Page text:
Maybe a way to look at this is to focus on materials that say “touch me” and focusing on that can then take the users focus away from areas that you are wanting them to stay away from? So in the end you are still getting your own point across without limiting the function of your product. This to me seems much more realistic rather than making an actual part that you say someone cant or shouldnt touch.

You bring up an interesting design problem. A few years ago there was a competition to design a sign system for a geographic area that stored nuclear waste. The design challenge was to make a sign system that would endure a thousand years and have design semantics that would have a universal warning that anticipated future inhabitant’s language. Some of the competition entries, in an attempt to be forboding, actually were so monumental that the design semantics would attract rather than discourage investigation of the nuclear waste site.

Your paradox is likewise; human factored disregard.

You might find this book informative: Turn Signals are the Facial Expression of Automobiles, Donald Norman

Awesome question!

Take a look at nature. There are plenty of species which have evolved a “don’t touch me” aesthetic. Spiny fish, poisonous frogs, cactus etc. Obviously many have taken a camoflague approach too, so rather than saying “don’t touch me” they just avoid the issue all together!

Also look around your environment and catalog things you wouldn’t touch, then map their attributes.

i’d say a rusty surface says don’t touch… weathering steel or something like that, an unfinished surface that you get rust smudges on your fingers from touching… also interesting for a faucet since water enhances the oxidation process…

wow, interesting insights guys, thanks.

I agree with Bbarn and mister that, indeed, I shouldn’t emphasize it too much as it will probably attract explorative behaviour. I think some sort of contrast (whether in material, finish, texture or form) is interesting to provide subtle hints.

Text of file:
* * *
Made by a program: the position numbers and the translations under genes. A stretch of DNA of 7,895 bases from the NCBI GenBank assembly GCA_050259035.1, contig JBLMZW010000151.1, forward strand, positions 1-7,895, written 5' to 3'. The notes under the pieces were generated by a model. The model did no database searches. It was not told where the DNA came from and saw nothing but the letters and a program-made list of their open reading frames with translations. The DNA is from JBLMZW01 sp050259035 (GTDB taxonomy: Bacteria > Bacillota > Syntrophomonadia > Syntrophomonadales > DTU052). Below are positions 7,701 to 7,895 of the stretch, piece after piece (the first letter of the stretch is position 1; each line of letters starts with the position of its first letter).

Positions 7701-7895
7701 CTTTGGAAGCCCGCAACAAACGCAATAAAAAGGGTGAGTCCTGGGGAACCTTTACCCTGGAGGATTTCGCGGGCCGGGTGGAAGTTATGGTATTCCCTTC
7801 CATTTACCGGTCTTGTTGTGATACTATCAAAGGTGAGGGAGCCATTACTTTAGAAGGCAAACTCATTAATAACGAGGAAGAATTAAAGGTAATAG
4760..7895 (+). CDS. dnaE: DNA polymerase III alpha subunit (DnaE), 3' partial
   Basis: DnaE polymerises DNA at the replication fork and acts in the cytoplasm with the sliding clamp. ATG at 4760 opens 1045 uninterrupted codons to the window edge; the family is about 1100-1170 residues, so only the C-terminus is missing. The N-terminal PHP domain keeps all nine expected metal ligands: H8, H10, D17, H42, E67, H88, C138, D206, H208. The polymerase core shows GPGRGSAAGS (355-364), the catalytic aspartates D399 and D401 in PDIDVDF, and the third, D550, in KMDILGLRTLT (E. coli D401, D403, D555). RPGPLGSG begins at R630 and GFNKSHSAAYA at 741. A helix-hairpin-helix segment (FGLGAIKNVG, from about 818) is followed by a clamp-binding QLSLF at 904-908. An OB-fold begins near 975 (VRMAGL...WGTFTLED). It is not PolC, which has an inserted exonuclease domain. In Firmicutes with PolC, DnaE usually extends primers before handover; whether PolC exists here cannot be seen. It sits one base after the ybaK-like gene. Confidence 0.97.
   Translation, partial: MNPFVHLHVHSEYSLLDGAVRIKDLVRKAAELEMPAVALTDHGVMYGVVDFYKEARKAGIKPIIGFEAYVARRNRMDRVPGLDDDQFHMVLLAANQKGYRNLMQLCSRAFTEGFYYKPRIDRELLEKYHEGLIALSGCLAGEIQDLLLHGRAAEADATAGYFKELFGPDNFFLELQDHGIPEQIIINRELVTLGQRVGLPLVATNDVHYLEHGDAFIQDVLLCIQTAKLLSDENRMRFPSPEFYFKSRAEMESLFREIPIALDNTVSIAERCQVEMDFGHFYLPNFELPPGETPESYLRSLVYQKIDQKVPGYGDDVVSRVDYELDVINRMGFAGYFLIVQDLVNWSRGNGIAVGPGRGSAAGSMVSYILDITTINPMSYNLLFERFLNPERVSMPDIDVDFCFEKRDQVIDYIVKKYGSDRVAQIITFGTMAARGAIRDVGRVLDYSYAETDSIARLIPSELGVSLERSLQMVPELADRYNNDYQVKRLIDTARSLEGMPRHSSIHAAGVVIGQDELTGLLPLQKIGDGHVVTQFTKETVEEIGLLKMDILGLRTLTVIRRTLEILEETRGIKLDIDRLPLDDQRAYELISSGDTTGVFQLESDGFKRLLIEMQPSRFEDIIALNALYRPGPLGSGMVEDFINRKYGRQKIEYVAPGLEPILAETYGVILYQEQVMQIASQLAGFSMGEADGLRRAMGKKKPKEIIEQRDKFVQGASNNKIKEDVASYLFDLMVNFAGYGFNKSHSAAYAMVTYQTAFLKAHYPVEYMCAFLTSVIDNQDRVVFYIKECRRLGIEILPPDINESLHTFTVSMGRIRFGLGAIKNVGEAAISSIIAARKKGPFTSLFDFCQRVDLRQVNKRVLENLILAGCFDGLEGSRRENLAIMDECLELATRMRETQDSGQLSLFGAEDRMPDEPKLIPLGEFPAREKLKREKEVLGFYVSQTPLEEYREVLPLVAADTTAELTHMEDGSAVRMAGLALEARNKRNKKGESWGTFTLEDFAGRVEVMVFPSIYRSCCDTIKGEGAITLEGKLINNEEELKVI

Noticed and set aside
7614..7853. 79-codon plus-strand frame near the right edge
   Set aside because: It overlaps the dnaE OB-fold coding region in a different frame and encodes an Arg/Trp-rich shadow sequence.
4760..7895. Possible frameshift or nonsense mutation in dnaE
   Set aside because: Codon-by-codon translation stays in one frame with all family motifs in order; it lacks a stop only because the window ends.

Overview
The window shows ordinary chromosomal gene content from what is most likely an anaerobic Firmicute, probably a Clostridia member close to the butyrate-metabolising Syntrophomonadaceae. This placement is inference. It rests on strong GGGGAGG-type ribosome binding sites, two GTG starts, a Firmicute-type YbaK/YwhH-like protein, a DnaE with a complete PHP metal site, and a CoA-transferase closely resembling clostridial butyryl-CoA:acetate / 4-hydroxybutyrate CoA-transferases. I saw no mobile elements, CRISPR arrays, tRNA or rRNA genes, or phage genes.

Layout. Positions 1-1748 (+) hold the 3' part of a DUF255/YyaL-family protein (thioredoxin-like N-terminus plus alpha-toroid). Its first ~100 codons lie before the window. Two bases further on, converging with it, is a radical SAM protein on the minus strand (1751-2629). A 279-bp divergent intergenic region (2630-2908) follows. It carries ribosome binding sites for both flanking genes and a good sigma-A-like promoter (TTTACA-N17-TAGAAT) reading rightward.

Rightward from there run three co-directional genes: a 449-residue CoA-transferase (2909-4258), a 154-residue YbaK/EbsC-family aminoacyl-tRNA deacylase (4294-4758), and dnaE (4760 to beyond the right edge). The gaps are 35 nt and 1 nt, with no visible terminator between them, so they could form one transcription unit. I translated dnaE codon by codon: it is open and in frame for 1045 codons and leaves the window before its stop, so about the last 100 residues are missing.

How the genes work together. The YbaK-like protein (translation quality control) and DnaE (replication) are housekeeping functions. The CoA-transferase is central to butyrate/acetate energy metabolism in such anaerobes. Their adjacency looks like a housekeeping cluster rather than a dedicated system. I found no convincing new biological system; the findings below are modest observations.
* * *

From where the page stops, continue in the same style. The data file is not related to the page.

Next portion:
I discussed this question with some fellow students today and we agreed that an answer shouldn’t be searched for in the negative domain such as the expression of hurting/burning the user.

I also agree with acidmonkey. The idea of smudging or breaking the areas of the faucet where I want people to perform their gestures is very interesting. Very shiny and/or thin surfaces or maybe unfinished wood could express a no-go area for touching with wet/dirty hands. The latter by the way, is the reason I want to design a faucet that is controlled with hand-gestures only.

Looking forward to read your opinions on this!

That was a super interesting problem, although I think the timescale was much longer than 1000 years (10,000 maybe?). Even if there was a huge catastrophic event that wiped out civilization, someone living within the former United States would still be able to understand (and probably read) present day English 1000 years from now. We can read stuff from 1000AD without great difficulty. Go back 10,000 years though, and we don’t really know much. Go out 1 million years in the future and it might be rats or dogs trying to read the thing.

The problem, as you point out, is that people (and probably rats and dogs) are curious. No matter what you put on the sign, someone’s going to want to look inside.

you could always use pavlovian conditioning… have a sign/faucet with a “touch this” label, which delivers a small shock…chances are you won’t touch that or go near it again… works for both rats and people!


Here’s a great “don’t touch me” solution: theft proof lunch bags

hang a ‘wet paint’ sign

mister: do you have any reference for that nuclear signage problem? I’d love to read more.

For the faucet, I’m imagining a pulsating glowing red area. Actually, I can’t think of anything illuminated that we are supposed to touch. A light bulb, fire, glowing red steel, it’s all stuff we don’t touch.